“He was in shock. His face was messed up,” Suarez is quoted saying by the AP. “He was alive.” He’s also quoted saying: “I grabbed him, and I called the cops.”Malcolm Shabazz  was then taken to a hospital where he died hours later of blunt-force injuries, according to Suarez’s account to the AP.

There are many unanswered questions at this point:

1. How did Suarez himself survive the gunman whom he says took him to another room?

2. Why was he taken to another room and what happened while he was there?

3. How long was Suarez in the other room with the gunman and how did he escape?

4. How long was Suarez away before he returned for Malcolm Shabazz in the cab?

5. Who else witnessed the beating of Malcolm Shabazz since, presumably, there were other patrons inside the bar and there were also people outside the bar?

6. Was this a bar that Suarez had frequented in the past and did he know the people who own or operate the bar?

7. Perhaps the most important question: Suarez says he was taken away by a gunman and that while he was in another room he “heard a commotion”; presumably this was Malcolm Shabazz being beaten.

Yet, even after he had been held at gunpoint and somehow managed to escape, instead of calling the police immediately, Suarez left and then “came back in a cab to look for Shabazz.”

It was then only after he found Shabazz with his face “messed up” that he called the police.

One would hope that someone held at gunpoint and who heard a “commotion” suggesting his companion to the bar was being harmed would call the police first.

These are the kind of questions that investigators should seek to address and Suarez may have good enough answers. But in the meantime, there are too many red flags and the sooner we get answers the better.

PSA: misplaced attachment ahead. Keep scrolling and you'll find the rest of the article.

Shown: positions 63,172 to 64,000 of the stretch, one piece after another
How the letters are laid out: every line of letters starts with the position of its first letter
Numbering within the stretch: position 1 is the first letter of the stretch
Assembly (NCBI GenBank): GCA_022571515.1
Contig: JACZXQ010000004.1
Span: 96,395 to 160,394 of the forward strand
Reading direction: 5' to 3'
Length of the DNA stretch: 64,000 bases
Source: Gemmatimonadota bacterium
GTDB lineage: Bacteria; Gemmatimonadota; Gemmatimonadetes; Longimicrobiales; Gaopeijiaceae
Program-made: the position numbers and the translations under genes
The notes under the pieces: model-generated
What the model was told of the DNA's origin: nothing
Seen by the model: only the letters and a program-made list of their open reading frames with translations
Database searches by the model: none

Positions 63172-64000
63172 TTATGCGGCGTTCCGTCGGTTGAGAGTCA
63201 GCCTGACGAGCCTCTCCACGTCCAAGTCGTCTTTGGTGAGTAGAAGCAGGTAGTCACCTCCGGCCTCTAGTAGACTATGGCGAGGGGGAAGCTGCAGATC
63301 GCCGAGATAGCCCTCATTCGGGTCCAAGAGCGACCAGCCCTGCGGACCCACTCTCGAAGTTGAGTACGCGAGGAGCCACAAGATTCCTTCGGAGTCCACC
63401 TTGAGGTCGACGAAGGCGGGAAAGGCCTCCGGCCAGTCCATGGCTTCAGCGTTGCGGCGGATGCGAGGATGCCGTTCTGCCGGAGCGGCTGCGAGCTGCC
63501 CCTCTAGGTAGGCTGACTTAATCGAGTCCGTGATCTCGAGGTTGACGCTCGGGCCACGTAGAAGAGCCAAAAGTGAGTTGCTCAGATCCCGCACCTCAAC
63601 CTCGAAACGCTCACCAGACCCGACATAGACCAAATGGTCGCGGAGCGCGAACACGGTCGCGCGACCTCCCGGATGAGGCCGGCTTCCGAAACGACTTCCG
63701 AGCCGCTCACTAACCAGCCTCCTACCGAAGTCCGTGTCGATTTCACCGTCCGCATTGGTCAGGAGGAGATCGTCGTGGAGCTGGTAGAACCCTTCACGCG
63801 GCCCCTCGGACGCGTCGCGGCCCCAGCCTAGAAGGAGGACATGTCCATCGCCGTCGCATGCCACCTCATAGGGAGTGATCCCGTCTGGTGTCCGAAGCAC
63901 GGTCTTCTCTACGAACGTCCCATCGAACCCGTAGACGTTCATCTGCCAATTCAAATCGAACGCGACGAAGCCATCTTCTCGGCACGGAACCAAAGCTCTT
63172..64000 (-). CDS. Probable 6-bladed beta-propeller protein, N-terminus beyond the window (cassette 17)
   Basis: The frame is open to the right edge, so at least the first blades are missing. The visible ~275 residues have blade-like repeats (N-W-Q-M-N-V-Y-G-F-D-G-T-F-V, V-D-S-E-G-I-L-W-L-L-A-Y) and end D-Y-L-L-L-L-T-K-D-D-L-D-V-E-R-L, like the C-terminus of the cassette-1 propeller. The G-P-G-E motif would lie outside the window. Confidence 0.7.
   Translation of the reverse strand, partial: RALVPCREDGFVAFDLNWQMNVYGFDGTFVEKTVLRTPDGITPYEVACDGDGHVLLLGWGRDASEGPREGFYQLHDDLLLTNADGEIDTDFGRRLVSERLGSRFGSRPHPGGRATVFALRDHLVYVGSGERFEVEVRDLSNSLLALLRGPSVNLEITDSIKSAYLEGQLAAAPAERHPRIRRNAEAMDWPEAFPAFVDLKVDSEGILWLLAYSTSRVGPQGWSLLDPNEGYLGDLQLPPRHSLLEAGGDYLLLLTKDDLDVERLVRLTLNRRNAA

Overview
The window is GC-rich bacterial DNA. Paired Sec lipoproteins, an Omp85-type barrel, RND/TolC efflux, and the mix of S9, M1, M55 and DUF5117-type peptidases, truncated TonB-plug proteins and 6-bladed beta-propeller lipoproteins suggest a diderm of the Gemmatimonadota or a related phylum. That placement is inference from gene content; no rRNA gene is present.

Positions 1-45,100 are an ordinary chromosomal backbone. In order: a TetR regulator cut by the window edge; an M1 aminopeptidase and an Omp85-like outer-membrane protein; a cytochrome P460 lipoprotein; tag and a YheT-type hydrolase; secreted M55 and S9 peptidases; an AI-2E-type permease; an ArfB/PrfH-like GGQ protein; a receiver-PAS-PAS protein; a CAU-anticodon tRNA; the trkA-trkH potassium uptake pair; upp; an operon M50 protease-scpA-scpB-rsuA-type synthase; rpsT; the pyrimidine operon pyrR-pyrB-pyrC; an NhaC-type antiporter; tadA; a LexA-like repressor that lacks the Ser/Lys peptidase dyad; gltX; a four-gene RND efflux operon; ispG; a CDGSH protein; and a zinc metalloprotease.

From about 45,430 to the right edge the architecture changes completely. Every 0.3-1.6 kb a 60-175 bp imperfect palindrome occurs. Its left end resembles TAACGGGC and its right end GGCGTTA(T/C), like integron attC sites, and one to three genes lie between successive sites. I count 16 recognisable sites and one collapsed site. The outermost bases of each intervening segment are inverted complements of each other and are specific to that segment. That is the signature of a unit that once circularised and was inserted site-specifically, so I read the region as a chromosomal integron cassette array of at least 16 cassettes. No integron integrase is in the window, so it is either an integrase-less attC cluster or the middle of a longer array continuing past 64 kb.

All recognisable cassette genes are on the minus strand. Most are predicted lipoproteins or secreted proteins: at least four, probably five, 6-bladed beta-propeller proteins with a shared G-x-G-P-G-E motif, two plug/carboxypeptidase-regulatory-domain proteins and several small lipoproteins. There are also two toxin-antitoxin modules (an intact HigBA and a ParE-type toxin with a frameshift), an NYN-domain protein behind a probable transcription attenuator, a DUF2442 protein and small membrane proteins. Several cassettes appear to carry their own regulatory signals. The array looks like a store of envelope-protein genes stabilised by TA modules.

Also, as Black Star News columnist Patrick Delices noted in his article, Malcolm Shabazz has actually written about the possibility of being taken out — not in a purported bar fight but at the hands of U.S. agents. This is part of what Malcolm Shabazz had posted in March:

“The formula for a public assassination is: the character assassination before the physical assassination; so one has to be made killable before the eyes of the public in order for their eventual murder to then deemed justifiable. And when the time arrives for these hits to be carried out you’re not going to see a C.I.A. agent with a suit & tie, and a badge that says ‘C.I.A.’ walk up to someone, and pull the trigger. What they will do is to out-source to local police departments in the region of their target, and to employ those that look like the target of interest to infiltrate the workings in order to set up the environment for the eventual assassination (character, physical/incarceration, exile) to take place.”


Why the United States Is Destroying Its Education System l Chris Hedges

Why the United States Is Destroying Its Education System

April 1, 2013

Photo illustration by PZS based on an image byLin Pernille Photography

By Chris Hedges

A nation that destroys its systems of education, degrades its public information, guts its public libraries and turns its airwaves into vehicles for cheap, mindless amusement becomes deaf, dumb and blind. It prizes test scores above critical thinking and literacy. It celebrates rote vocational training and the singular, amoral skill of making money. It churns out stunted human products, lacking the capacity and vocabulary to challenge the assumptions and structures of the corporate state. It funnels them into a caste system of drones and systems managers. It transforms a democratic state into a feudal system of corporate masters and serfs.

Teachers, their unions under attack, are becoming as replaceable as minimum-wage employees at Burger King. We spurn real teachers—those with the capacity to inspire children to think, those who help the young discover their gifts and potential—and replace them with instructors who teach to narrow, standardized tests. These instructors obey. They teach children to obey. And that is the point. The No Child Left Behind program, modeled on the “Texas Miracle,” is a fraud. It worked no better than our deregulated financial system. But when you shut out debate these dead ideas are self-perpetuating.